Sleep paralysis is a common sleep disorder. Sufferers include would-be sleepers from across all demographics. We spoke to Kenneth C. Anderson, M.D., a specialist in pulmonary medicine and sleep medicine and a physician at the Sleep Disorders Center at Baptist Hospital East in Louisville, Kentucky, for one approach to the medical problems you or your loved one may suffer from when trying to sleep.
If you think you might have sleep paralysis, use this as a reference point before getting personalized medical advice from your doctor or other accredited sleep expert. --Tracie Handley
"Sleep paralysis is more of a symptom. You have that symptom, but it can be from many different causes," says Dr. Anderson. "[It's] sleep paralysis, except you're not asleep. Your mind wakes up, but your body is still asleep, or it's in REM sleep, and REM sleep is when you can't move anything."
"With sleep paralysis, your mind wakes up, but your body doesn't," he says. "You can tell your arm to move, in your mind, but your arm won't move; you're literally paralyzed. Don't panic. You still have the ability to breathe normally, and slowly, as your body awakens, you'll come out of it."
Get An Evaluation For Narcolepsy
According to Dr. Anderson, "Sleep paralysis is one of the classic symptoms of narcolepsy. If you're experiencing sleep paralysis, then you need to have a professional evaluation for narcolepsy, which requires specific treatment."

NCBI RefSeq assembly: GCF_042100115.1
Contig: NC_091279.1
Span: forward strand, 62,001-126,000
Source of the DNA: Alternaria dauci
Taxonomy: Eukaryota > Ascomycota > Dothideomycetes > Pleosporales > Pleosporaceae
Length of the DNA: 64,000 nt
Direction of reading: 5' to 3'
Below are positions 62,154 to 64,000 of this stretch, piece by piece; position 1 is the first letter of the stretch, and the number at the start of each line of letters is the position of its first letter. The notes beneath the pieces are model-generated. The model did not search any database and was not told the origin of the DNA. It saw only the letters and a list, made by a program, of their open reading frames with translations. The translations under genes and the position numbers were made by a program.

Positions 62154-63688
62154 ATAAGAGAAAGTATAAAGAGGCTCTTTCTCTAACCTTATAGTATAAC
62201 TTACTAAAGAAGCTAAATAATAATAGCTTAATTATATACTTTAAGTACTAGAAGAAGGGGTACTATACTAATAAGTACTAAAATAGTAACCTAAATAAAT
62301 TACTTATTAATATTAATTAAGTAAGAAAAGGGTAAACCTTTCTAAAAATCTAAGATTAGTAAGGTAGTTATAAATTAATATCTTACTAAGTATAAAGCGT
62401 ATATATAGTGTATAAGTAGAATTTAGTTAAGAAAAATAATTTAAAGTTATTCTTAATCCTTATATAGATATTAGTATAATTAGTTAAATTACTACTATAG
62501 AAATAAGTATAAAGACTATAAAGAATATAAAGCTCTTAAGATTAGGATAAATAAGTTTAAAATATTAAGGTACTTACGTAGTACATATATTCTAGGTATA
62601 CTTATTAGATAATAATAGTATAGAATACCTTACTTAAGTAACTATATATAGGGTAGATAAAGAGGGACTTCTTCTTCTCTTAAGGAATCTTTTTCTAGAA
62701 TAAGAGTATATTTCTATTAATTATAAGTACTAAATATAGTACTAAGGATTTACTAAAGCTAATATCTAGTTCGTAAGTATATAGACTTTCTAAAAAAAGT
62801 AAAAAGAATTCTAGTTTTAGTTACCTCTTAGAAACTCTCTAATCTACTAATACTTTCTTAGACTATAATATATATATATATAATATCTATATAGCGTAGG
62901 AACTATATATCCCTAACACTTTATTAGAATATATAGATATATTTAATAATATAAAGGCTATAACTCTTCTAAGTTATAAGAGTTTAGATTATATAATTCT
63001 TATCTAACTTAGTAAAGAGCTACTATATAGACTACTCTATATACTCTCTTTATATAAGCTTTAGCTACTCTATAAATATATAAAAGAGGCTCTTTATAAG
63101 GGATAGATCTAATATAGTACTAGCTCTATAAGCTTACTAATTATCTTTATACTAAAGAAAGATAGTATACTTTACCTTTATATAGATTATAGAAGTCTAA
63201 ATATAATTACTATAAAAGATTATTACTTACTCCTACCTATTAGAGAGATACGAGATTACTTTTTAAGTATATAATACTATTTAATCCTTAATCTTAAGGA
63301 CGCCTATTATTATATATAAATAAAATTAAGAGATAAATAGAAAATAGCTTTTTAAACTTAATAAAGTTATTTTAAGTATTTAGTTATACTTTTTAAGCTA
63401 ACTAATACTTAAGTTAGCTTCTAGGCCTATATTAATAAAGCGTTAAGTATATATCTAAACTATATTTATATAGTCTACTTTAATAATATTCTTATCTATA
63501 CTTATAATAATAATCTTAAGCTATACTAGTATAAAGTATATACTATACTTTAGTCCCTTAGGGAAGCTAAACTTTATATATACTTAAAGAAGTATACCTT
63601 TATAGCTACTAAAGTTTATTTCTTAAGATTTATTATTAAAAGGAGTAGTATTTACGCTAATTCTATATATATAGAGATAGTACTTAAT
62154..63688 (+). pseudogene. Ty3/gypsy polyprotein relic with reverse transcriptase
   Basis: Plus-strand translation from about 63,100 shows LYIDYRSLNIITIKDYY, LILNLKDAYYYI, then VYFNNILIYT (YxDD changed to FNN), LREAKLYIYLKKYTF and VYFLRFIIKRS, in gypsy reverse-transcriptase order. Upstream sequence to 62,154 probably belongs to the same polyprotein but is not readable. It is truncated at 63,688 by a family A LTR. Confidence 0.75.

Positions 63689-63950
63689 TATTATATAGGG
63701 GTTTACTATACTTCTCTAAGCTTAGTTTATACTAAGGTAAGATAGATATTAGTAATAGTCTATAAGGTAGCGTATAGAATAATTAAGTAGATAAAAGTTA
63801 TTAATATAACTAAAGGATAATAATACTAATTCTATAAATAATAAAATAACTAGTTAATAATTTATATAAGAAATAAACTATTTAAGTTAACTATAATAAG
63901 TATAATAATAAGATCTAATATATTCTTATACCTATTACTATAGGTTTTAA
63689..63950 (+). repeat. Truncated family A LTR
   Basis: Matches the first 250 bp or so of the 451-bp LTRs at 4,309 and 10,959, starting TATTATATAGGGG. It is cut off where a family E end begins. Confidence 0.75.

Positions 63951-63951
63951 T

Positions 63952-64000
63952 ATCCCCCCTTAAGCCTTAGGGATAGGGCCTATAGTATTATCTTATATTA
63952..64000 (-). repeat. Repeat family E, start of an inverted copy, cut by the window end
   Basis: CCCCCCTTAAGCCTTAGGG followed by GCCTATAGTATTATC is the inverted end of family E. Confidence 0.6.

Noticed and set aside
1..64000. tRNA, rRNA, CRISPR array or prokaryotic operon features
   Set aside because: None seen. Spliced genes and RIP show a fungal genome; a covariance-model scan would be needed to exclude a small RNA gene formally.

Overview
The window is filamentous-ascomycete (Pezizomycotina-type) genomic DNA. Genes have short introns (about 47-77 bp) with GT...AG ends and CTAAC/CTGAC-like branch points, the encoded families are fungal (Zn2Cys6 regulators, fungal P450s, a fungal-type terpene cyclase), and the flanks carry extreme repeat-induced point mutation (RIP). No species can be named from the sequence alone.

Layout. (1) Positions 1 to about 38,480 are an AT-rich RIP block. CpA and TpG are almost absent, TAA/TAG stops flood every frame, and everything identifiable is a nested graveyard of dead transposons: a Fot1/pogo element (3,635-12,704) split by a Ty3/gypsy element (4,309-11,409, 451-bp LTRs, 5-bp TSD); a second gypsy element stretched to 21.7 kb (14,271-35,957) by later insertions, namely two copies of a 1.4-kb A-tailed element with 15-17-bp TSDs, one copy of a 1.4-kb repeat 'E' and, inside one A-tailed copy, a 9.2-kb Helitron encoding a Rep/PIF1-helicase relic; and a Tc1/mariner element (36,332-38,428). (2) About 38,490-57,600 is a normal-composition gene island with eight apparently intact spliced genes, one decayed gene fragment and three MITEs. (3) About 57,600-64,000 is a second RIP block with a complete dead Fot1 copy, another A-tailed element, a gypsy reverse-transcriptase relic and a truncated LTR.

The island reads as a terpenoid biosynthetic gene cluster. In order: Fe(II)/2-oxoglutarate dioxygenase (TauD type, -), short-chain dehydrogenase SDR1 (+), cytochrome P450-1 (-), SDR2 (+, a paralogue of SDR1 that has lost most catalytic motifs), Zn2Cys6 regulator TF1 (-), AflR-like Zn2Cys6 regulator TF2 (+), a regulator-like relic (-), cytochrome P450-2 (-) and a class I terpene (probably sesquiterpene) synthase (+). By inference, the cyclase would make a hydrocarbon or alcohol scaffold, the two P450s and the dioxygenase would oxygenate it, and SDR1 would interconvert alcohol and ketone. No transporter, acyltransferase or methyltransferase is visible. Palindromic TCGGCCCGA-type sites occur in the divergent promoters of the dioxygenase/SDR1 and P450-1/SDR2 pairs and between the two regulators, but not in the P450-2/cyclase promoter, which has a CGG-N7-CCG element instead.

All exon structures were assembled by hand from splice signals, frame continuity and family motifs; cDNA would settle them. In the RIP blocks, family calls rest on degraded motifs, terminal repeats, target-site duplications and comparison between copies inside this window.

Determine If You're Experiencing Sleep Deprivation
"You need to look at why the patient may be having sleep deprivation and, if possible, address those issues," says Dr. Anderson. "You need to determine if you're really experiencing sleep deprivation and focus on that issue, because sleep deprivation can lead to the sleep paralysis."
Practice Good Sleep Hygiene
"As with all sleep disorders, good sleep hygiene is the first step." Dr. Anderson says, "You have to do what it takes to get good sleep, like make your bedroom a room for sleep; don't make it your office or entertainment center. Avoid caffeine and other stimulants. Set a sleep pattern and stick with it so your body gets into a routine."
Be Aware So You'll Be Prepared
"Sleep paralysis happens, most commonly, when you're waking up, so you'll wake up not being able to move," says Dr. Anderson. Preparing yourself for those moments can help you deal with the situation. For instance, he says, "Sleep paralysis, to me, is most scary when it happens in the morning, because it would be like, 'OK, my mind's awake, but I can't move my arms, I can't move my legs, I can't get out of bed.' If you're aware of this ahead of time, you can handle the situation better, so a patient should try to be aware of it and prepare for the sensation, knowing that as their body wakes up, they'll be able to move."
Kenneth C. Anderson, M.D., is a specialist in pulmonary medicine and sleep medicine and is a physician at the Sleep Disorders Center at Baptist Hospital East in Louisville, Kentucky, as well as with Louisville Pulmonary Care, LLC. Dr. Anderson is a graduate of the University of Louisville, where he completed his residency and fellowship. He is board certified in internal medicine, pulmonary medicine, sleep medicine and hospice and palliative medicine, and is a certified NIOSH B reader.
Have you ever suffered sleep paralysis? What worked for you?